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Discussion of scholarly information in research blogs

The views expressed are those of the author and are not necessarily those of Scientific American.

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Discussion of scholarly information in research blogs

As some of you know,  Mike Thelwall, Judit Bar-Ilan (both are my dissertation advisors) and myself published an article called “Research Blogs and the Discussion of Scholarly Information” in PLoS One. Many people showed interest in the article, and I thought I’d write a “director’s commentary” post. Naturally, I’m saving all your tweets and blog posts for later research.

The Sample

We characterized 126 blogs with 135 authors from Researchblogging.Org (RB), an aggregator of blog posts dealing with peer-review research. Two over-achievers had two blogs each, and 11 blogs had two authors.

While our interest in research blogs started before we ever heard of RB, it was reading an article using RB that really kick-started the project.  Groth & Gurney (2010) wrote an article titled “Studying scientific discourse on the Web using bibliometrics: A chemistry blogging case study.” The article made for a fascinating read, because it applied bibliometric methods to blogs. Just like it says in the title, Groth & Gurney took the references from 295 blog posts about Chemistry and analyzed them the way one would analyze citations from peer-reviewed articles. They managed that because they used RB, which aggregates only posts by bloggers who take the time to formally cite their sources. Major drooling ensued at that point.  People citing in a scholarly manner out of their free will? It’s Christmas!

We didn’t choose RB because it was the best representation of science blogs in general; we chose it because of the structural citations the bloggers used. The blog posts aggregated by RB made for excellent citation-meme carriers. As Prof. Bar-Ilan says it, RB posts are the “transition phase” between the citation in formal communication and the free-form writing of blogs. It’s a bibliometrical Archaeopteryx. On hindsight, we should have emphasized our interest in the blogations more (which is why this post is called “Discussion of scholarly information in research blogs” rather than the article’s actual name).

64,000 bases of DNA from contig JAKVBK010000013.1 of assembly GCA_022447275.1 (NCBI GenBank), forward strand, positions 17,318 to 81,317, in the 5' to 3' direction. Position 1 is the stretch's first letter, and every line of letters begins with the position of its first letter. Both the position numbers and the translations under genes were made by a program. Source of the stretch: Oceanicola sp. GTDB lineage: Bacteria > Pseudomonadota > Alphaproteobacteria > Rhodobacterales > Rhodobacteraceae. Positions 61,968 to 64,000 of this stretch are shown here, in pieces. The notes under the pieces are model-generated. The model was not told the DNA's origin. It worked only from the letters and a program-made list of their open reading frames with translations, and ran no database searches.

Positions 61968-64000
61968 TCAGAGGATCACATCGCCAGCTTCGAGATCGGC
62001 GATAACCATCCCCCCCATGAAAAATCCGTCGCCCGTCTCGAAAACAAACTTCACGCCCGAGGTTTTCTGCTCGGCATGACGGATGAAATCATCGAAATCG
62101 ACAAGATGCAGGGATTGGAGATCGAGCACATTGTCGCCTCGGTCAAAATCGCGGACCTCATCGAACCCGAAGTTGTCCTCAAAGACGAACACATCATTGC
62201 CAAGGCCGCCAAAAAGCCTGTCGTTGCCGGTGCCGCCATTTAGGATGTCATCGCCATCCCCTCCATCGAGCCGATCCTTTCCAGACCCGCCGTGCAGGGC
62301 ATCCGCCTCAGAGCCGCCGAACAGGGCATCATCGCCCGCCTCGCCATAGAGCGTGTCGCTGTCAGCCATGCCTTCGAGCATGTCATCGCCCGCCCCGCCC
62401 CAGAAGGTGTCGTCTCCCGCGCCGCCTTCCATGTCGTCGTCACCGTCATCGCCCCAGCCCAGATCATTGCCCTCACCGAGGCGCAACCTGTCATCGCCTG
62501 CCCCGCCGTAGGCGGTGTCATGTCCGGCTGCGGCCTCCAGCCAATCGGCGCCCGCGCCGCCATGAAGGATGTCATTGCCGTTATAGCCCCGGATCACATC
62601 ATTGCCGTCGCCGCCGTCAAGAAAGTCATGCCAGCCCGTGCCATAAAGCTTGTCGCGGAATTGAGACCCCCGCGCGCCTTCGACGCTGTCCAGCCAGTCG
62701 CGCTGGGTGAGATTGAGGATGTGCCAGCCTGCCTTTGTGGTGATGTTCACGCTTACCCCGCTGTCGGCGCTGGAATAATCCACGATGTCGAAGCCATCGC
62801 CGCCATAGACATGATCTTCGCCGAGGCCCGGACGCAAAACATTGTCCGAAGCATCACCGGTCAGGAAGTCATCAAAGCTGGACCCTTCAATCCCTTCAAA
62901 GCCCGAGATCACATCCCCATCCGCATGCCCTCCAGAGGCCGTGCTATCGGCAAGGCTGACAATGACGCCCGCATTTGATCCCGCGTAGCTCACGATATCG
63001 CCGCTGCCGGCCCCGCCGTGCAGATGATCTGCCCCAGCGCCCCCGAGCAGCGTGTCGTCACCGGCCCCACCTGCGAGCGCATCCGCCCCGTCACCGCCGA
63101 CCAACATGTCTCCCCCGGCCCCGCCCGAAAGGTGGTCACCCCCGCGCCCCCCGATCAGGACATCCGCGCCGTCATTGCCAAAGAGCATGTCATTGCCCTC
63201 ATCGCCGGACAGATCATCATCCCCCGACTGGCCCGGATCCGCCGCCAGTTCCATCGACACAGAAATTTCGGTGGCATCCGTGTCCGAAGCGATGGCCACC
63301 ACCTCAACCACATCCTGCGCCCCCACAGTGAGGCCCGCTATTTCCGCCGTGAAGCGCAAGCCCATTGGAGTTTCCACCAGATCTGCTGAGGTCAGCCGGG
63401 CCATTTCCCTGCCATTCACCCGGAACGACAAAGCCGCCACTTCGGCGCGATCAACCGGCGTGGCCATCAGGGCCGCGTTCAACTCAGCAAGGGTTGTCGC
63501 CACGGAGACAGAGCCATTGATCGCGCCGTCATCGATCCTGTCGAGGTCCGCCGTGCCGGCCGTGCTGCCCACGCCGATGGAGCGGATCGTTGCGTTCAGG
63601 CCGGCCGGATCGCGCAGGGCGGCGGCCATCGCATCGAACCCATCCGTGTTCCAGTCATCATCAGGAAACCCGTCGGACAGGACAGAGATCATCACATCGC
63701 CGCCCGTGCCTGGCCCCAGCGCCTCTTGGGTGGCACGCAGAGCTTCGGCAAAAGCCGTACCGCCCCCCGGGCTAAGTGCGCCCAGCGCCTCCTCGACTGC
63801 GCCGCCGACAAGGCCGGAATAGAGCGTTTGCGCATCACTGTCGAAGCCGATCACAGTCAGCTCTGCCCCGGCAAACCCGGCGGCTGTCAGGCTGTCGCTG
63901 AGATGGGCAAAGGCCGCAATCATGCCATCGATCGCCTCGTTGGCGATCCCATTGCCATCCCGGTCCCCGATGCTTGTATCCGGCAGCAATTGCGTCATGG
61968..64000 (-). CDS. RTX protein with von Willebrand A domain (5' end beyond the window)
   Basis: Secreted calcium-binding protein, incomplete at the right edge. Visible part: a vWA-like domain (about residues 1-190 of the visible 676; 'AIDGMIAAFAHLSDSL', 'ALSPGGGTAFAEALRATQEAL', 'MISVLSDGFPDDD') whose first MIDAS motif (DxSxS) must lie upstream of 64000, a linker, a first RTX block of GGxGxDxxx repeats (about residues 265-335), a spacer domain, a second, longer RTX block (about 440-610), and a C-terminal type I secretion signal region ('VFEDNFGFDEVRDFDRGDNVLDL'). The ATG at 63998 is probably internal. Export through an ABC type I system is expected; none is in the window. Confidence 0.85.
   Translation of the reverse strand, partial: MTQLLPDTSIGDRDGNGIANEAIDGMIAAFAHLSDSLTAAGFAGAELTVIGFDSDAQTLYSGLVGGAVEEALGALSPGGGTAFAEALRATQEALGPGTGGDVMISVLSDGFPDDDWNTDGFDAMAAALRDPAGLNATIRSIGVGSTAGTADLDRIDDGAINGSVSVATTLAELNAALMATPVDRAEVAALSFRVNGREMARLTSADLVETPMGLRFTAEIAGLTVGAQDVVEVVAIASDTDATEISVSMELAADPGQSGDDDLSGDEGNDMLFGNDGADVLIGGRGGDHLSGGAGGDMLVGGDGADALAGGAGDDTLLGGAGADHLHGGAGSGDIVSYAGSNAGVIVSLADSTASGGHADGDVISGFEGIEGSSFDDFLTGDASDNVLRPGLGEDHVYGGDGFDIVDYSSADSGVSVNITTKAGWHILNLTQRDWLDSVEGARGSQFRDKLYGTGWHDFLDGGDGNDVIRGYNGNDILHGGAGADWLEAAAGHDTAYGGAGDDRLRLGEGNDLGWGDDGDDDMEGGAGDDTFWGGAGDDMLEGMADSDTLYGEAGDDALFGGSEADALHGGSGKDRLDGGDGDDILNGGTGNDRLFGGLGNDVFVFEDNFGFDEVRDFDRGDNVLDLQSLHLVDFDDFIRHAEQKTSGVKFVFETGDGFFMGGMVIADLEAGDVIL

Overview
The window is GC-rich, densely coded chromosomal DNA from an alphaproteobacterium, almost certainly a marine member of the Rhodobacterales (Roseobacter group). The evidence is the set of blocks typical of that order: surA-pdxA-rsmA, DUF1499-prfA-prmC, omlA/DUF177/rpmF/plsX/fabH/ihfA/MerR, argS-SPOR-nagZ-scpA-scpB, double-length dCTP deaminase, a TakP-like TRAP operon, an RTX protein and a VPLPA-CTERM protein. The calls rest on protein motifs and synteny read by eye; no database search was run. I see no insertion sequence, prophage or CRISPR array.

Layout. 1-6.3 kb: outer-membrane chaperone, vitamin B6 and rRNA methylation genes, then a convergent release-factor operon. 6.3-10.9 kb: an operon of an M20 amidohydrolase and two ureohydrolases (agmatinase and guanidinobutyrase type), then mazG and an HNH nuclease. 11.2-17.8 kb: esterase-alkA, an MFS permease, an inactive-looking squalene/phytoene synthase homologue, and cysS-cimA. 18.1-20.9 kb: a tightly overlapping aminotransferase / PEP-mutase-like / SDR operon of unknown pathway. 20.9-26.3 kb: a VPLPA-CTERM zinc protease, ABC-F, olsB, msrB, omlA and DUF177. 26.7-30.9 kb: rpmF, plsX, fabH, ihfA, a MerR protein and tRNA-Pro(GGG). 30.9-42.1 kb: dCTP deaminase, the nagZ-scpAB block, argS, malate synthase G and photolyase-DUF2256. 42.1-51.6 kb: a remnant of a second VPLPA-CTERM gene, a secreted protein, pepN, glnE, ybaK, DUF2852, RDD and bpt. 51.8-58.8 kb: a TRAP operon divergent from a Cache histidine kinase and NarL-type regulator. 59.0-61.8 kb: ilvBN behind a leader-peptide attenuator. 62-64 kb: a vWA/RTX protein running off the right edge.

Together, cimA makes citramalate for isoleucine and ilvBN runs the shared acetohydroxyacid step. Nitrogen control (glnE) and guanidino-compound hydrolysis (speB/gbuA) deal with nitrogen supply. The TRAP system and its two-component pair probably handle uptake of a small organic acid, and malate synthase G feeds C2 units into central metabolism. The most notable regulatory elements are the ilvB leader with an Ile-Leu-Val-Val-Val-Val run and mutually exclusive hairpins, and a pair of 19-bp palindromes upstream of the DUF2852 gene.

RB also had the advantage of human editors, who decide which of the applying blogs are aggregated, so we were spared weeding the pseudo-science and spam blogs out of our data. We narrowed the sample further by focusing on blogs that had at least 20 posts in RB until January 2011, to make sure we have enough blogations “fodder” for research, and that have only one or two authors. The last rule was placed to ensure the blogs had at least basic similarities, so we wouldn’t be comparing apples and oranges.

However, choosing RB also means we chose only the bloggers who use it, a self-selecting population. There could be – there are- many bloggers that use structural citations, but either don’t bother with RB or aren’t even aware of its existence. RB has its own biases, which are very visible when one looks at its tagging system: Biology has 28 subtags and Psychology has 21, while whole disciplines like History and Sociology are only subtags under “Social Sciences”.

Most blog-cited journals

Groth and Gurney have already found that Chemistry blog posts cite research from high-impact journals, but we had to make sure the same goes for other disciplines. We extracted blogations from the last five posts of each of the 126 blogs in the sample, and you can see the results here:

Science bloggers, like most scientists, cite journals with high impact factors. Science, Nature and PNAS are the highest-impact journals in the Journal Citation Reports (JCR) “Multidisciplinary” category. We suggest several explanations:

Bloggers cite what they know – almost 60% of the bloggers were affiliated with a research institute at the time of the study. Twenty-seven percent were graduate students, 32% had a PhD. Given these journals’ prestige in the academic world, it’s expected that bloggers read and cite them often. Just because we’re in the realm of blogging doesn’t mean the bloggers weren’t influenced by academic norms (given their use of citations, we’re pretty sure they were influenced by some…)